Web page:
The parabolic rally in the copper market began to show the first signs of fatigue on Jan 11th when Chile’s mining chief Santiago Gonzalez warned that copper prices could see an “important” downward correction. “We are worried that stock levels are climbing higher. We are at 700,000-tons at the moment, while prices remain high. This means that at any minute we could see a violent change and prices could fall,” he warned. Gonzalez noted that Chile’s state-run Codelco, the world’s top miner of copper, had just reached a record-high output of over 1.7-million tons in 2009.

Gonzalez’s crystal ball had the benefit of pure luck. Two-days later, the People’s Bank of China (PBoC) shocked the world markets, by suddenly shifting gears to “Quantitative Tightening (QT), or hiking bank reserve ratios a quarter-point to 16%, effectively draining 300-billion yuan out of the Shanghai money markets. The PBoC’s shift to QT was prompted by a surge in bank lending that was flooding the economy with yuan, inflating a bubble in real estate, and risking a surge in inflation.

The Jan 13th hike in bank reserve ratios was the first of three PBoC tightening moves that eventually lifted the ratio to 17% on May 3rd. The copper market remained defiant however, in January, February and March. Copper flexed its muscles for one last fling to $8,025 /tons on April 12th. China’s economy was booming at a 12% annualized clip, and few traders could conceive of a bearish reason to sell the red-metal, beyond the inclination to grab profits.

“A trend in motion will stay in motion, until some major outside force, knocks it off its course.” Finally, King Copper tumbled more than 20% in a span of two months, - its biggest sustained loss since the height of the global financial crisis in late 2008, after receiving a powerful jolt from a thinly traded market linked to Greek bonds, called credit default swaps (CDS), - largely absent from traders’ radar screens.

Traders in the volatile CDS markets had exposed the truth about Greece, - that it’s technically insolvent, and can’t repay its €300-billion of debt, without a bailout. When S&P downgraded Greece’s bonds by three-notches to BB+, or junk status on April 27th, Greek bond 2-year yields soared to 26-percent. The copper market began to crumble in a knee-jerk reaction. European banks hold $272-billion in Greek public and private debt, and the extreme volatility in the Greek bond and CDS markets sent a signal to copper traders that it was time to “sell now, and ask questions later.”

The EU’s equivalent of “shock and awe” – a €750-billion rescue package of standby funds and loan guarantees, for heavily indebted Euro-zone governments that can’t raise funds cheaply in the capital markets, - enabled the Euro-zone banks to survive another near death experience. Still, on May 31st, the ECB warned that Euro-zone banks would face a new wave of potential loan losses - up to €195-billion over the next 18-months, from loans extended to the private sector, that are going sour.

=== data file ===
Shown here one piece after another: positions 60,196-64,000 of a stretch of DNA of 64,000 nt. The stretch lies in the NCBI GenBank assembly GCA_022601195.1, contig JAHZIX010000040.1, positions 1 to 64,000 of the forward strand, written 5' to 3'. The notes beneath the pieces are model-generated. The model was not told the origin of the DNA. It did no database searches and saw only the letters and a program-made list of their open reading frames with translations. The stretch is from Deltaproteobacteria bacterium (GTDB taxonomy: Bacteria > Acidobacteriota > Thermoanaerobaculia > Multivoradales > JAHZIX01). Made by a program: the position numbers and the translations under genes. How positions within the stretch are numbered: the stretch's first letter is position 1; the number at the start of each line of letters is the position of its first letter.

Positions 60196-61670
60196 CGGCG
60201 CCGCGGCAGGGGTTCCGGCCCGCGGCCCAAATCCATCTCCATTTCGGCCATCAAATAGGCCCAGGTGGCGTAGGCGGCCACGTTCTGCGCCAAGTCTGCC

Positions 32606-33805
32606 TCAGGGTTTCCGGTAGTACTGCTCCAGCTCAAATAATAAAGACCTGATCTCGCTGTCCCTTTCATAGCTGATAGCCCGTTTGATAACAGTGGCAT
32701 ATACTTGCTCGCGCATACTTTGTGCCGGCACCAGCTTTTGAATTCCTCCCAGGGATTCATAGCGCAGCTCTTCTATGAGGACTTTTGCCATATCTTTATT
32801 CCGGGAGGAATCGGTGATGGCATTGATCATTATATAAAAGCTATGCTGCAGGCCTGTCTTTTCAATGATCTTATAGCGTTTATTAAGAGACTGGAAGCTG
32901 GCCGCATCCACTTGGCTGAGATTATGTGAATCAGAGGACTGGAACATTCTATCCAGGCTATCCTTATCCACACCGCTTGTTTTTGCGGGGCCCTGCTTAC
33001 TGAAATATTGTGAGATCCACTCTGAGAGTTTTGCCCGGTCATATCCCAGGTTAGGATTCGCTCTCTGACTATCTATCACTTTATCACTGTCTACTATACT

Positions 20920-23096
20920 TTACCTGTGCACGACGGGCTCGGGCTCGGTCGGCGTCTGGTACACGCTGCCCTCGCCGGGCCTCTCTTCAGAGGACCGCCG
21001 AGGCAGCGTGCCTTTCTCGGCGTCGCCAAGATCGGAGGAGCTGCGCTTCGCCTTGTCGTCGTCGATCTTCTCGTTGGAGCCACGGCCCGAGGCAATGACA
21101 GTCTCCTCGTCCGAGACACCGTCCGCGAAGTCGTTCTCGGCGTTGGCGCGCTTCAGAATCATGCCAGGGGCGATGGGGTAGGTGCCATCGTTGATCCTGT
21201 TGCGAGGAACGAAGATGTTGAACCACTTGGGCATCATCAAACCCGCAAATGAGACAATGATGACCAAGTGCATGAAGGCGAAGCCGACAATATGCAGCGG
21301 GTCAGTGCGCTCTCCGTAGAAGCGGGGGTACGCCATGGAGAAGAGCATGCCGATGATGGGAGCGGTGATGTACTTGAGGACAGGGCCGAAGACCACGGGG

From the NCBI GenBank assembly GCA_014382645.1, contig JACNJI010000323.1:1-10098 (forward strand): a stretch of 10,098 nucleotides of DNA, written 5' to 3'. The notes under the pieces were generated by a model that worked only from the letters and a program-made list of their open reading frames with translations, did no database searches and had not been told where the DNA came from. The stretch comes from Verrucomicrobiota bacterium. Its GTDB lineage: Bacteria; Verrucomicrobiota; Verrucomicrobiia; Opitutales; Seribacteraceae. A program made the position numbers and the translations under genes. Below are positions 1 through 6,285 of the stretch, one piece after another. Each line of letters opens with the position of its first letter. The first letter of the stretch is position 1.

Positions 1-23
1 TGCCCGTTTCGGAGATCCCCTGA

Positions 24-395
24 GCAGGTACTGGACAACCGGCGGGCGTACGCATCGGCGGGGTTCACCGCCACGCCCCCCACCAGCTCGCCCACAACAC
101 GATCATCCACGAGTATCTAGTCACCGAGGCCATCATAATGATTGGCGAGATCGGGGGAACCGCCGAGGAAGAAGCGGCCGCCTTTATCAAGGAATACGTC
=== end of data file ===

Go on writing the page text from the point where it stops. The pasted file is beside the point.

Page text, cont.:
Thus, although the specter of a Greek bond default is postponed for a later date, another lethal phase of the European debt crisis began to erupt, - a frightful situation where European banks become unwilling to lend money to the private sector. There were latent fears of a Euro-zone “credit crunch,” looming on the horizon that could suffocate the $14-trillion Euro-zone economy, and in turn, weaken the demand for industrial commodities, including copper and other base metals.

Euro-zone banks are hoarding a record amount of cash, and buying German, French, and Swiss government bonds, and Gold, rather than lending Euros to the private sector. As liquidity dries-up, the credit default swap for the Euro-zone’s top-50 junk bond index, of lesser credit worthy companies, became a key benchmark for measuring the risk of a “credit crunch.” Each upward surge in Euro-zone junk bond CDS rates ignited a knee-jerk sell-off in the copper market. Conversely, each decline in CDS junk bond rates has given a boost to the red-metal.  

The Euro’s slide against the US-dollar to a four-year low at $1.1850 also began to exert downward pressure on the copper market. The European Central Bank (ECB) has vowed to print vast quantities of Euros, in order to monetize the debt of financially weaker Euro-zone governments. The ECB’s lack of clarity over the size of its printing operations left the Euro vulnerable to speculative attack, and a loss of confidence among central banks, that hold more than $2-trillion of the currency.

However, in the aftermath of copper’s 20% slide from its recent highs, to as low as $2.75 /pound in New York, bargain hunters and contrarians, began to wade into the long-side of the market, betting on a rebound for copper, on ideas that the Euro would ultimately stabilize above the psychological $1.20-level. In the commodity and currency markets, trader sentiment is fickle and can turn on a dime.

Fears that Beijing was dumping Euro from its $2.25-trillion FX stash were alleviated on June 10th, when Dai Xianglong, manager of the China’s National Security Fund said, “I think it is quite normal for the Euro to be experiencing swings because of the European debt crisis. However, I do believe the Euro will gradually stabilize and survive the crisis.” Within minutes, Dai’s soothing remarks lifted the Euro towards $1.2100, and in turn, the copper market hit bottom at $2.75 /pound.